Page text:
I used to fantasize about becoming CEO of a major corporation just so I could, on Day One, fire all the management consultants.  But that was when I was a lot younger, and still had the proverbial f.i.t.b.  Now that I'm  older, I just focus on staying at or near the top of the sales board, knowing that if I don't get a call from a head hunter today, I'll absolutely get one tomorrow.

          "What are we afraid of, and why are we holding back, when nobody's gonna listen to this shit anyway?" -- magic mitch

          by oldmaestro on Sat Aug 09, 2014 at 04:36:36 PM PDT

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        •  egotism doesn't quite add up too.. (1+ / 0-)
          Recommended by:
          radarlady

          One of the shocking things i've found out doing the research for these articles is that derivative trade has yielded about 30% per year on average since about 2000.. this is however high-frequency trade where about 10% of the derivatives with a $660 trillion nominal value are traded so often that the whole exchange inflates to about $5 quadrillion. Derivatives were a nice financial instrument in other times, but with the speed of today it has become a monster.. not just for the monetary value they represent but the fact if looking closer they aren't trading goods or even detailed company performance, but coarse grained impressions in the news.
          So, we have been caught up in a system that rewards investing in "impression management" much more than investing in any sort of innovation, as in business model or technology. That is surely bad but that wasn't what this article was about..

      •  You're exactly right. I use that as a working (14+ / 0-)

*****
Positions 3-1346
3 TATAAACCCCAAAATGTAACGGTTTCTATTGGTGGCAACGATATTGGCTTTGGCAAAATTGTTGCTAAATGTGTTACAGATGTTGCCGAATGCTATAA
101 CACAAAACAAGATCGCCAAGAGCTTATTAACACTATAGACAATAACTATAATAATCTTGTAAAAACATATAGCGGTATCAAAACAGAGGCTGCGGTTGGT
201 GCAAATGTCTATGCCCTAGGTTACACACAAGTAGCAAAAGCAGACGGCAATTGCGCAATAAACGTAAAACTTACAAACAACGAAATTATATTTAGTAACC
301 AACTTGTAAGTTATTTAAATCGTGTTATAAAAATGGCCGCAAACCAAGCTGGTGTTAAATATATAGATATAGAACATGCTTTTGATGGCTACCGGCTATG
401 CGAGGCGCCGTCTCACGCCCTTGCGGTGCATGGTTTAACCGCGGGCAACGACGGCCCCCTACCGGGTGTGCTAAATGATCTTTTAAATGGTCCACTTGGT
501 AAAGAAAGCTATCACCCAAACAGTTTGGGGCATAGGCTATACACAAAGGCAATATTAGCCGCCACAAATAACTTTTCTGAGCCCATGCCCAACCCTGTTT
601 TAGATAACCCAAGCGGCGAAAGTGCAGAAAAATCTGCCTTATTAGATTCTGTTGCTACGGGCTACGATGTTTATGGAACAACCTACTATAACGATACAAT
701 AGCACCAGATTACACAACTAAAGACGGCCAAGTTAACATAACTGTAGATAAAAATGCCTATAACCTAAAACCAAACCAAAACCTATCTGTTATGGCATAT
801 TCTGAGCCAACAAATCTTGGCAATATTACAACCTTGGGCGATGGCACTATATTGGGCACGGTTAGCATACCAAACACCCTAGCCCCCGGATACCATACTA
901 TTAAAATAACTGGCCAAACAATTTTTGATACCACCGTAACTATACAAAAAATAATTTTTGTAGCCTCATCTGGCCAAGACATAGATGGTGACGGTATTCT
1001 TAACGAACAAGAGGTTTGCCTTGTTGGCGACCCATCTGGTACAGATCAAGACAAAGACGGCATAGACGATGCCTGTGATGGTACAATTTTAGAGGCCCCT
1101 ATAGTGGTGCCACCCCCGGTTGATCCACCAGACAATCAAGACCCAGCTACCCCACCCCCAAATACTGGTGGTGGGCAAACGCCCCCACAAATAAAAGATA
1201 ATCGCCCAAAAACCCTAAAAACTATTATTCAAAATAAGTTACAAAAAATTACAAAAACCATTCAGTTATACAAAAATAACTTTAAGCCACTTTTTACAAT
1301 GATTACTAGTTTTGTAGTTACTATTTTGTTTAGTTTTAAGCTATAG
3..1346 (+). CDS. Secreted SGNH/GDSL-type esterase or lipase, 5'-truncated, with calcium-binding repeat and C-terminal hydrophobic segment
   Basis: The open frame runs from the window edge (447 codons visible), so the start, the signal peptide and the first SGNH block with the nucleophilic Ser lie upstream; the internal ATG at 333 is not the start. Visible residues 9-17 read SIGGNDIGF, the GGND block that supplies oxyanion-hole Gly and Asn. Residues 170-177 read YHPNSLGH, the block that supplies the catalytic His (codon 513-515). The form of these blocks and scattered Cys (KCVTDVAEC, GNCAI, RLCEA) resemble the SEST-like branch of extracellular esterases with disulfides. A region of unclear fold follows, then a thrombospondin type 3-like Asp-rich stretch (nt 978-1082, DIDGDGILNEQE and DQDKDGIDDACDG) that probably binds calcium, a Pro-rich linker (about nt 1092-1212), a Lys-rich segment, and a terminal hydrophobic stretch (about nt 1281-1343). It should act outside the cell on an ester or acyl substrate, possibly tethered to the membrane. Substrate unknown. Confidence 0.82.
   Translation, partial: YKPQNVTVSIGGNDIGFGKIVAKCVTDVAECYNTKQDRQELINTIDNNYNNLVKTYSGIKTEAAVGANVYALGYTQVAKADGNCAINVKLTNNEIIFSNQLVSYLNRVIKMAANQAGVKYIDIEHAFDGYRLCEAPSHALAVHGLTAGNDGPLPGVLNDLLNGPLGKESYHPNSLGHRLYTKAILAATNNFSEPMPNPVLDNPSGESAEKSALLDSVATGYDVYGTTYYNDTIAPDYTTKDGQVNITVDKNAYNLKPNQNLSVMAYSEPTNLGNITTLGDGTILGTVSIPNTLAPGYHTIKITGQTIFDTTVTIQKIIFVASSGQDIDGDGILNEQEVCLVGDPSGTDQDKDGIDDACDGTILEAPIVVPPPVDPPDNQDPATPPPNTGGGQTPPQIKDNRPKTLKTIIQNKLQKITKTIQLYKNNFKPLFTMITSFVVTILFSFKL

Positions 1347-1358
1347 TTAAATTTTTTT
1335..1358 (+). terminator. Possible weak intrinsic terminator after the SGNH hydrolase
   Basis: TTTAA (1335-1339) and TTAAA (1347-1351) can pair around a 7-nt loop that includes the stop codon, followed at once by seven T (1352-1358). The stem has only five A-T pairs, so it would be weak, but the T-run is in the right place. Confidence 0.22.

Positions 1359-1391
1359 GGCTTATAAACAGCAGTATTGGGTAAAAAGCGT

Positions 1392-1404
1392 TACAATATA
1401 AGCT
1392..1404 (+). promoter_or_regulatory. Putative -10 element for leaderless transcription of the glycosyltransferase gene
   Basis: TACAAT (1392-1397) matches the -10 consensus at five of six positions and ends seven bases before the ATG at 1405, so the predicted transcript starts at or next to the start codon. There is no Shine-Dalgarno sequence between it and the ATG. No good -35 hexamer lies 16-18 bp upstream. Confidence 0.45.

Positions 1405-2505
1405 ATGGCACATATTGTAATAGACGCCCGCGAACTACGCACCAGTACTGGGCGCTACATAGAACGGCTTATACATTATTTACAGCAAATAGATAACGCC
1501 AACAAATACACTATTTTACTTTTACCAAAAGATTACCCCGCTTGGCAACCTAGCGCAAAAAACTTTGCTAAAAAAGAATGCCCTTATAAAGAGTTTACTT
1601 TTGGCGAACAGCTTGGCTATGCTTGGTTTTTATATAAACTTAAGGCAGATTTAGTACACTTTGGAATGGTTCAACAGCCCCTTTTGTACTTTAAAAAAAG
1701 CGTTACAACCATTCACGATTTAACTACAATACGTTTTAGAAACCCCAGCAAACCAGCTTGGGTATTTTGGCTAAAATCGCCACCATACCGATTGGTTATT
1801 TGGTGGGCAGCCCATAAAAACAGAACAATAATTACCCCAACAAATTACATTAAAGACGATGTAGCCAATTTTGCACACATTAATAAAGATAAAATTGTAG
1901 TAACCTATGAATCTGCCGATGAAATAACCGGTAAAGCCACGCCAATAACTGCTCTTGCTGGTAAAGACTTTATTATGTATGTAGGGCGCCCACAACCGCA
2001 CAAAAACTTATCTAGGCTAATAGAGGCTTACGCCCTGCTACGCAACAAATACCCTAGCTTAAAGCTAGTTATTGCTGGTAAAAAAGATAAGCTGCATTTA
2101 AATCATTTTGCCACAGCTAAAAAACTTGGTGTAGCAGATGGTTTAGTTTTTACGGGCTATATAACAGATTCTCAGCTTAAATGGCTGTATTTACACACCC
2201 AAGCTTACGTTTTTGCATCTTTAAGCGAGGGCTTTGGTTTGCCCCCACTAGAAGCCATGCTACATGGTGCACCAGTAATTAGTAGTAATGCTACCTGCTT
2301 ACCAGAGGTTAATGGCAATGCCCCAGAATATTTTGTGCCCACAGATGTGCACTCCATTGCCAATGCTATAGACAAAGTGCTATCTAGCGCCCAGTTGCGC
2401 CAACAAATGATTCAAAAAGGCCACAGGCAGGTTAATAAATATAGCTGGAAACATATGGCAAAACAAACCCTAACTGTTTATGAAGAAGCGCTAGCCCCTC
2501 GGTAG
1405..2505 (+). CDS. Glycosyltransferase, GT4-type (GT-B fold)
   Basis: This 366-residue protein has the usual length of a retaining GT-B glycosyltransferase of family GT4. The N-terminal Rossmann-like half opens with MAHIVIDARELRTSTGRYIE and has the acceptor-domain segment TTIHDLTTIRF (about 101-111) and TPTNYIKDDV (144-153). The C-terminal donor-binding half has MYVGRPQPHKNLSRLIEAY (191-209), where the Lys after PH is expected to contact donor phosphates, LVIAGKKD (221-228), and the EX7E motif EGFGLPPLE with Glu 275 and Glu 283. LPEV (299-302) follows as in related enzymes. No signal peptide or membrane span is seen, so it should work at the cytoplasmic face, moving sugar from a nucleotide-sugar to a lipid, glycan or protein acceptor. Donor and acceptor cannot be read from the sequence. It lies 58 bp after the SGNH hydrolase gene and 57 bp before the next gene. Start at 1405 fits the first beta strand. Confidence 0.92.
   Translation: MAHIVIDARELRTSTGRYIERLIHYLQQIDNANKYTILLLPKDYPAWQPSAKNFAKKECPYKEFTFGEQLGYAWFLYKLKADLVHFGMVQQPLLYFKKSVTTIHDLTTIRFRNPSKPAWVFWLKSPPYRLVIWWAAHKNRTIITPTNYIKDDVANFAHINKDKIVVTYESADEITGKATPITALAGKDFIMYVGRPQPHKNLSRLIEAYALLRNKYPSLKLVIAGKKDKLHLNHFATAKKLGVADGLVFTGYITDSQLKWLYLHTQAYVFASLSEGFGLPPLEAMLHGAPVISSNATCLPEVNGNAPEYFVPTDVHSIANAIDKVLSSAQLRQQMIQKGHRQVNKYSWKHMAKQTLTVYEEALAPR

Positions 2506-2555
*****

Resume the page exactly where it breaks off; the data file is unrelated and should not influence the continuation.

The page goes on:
title for a book I've been writing at for years. The Tyranny of the MBAs: Why America Can't do Anything Anymore.

        Management, like economics, is far more art than science. Mostly, IMO, because human beings are integral to the subject. Each case is unique and and must be dealt with in the context of the whole.

        Maybe that's the bottom line (;-D), contrary to what the corporate diploma mills would have us believe, good management is very hard even for highly skilled people. Idiots like our most famous Harvard MBA holder will never be good enough to do it well.

        "Those who can make you believe absurdities can make you commit atrocities." - Voltaire

        by Greyhound on Sat Aug 09, 2014 at 10:53:56 AM PDT

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    •  MBAism (2+ / 0-)

      MBAs did not kill business. Teaching MBAs to apply calculus to all of their problems did that. Pseudoscience with math is still pseudoscience.

    •  squeezing a dried lemon (1+ / 0-)
      Recommended by:
      radarlady

      Agree.. what i've seen all too often is that people don't know where to stop. Systems which added enormous value in uncovering new ways of business were brought to the verge of extinction because after the initial project things went in maintenance mode and lost its spark. In order to keep the more talented people engaged new rollouts were started but because it was additional to the first big hit the value was just marginal and so the costs had to be low as well..

      Mergers and acquisitions make it ten times worse, as most feel threatened by solutions as there is no budget for the extras and costcutting is too high up the agenda to actually solve a crucial problem and make oneself redundant. What remains is some very sad behaviour...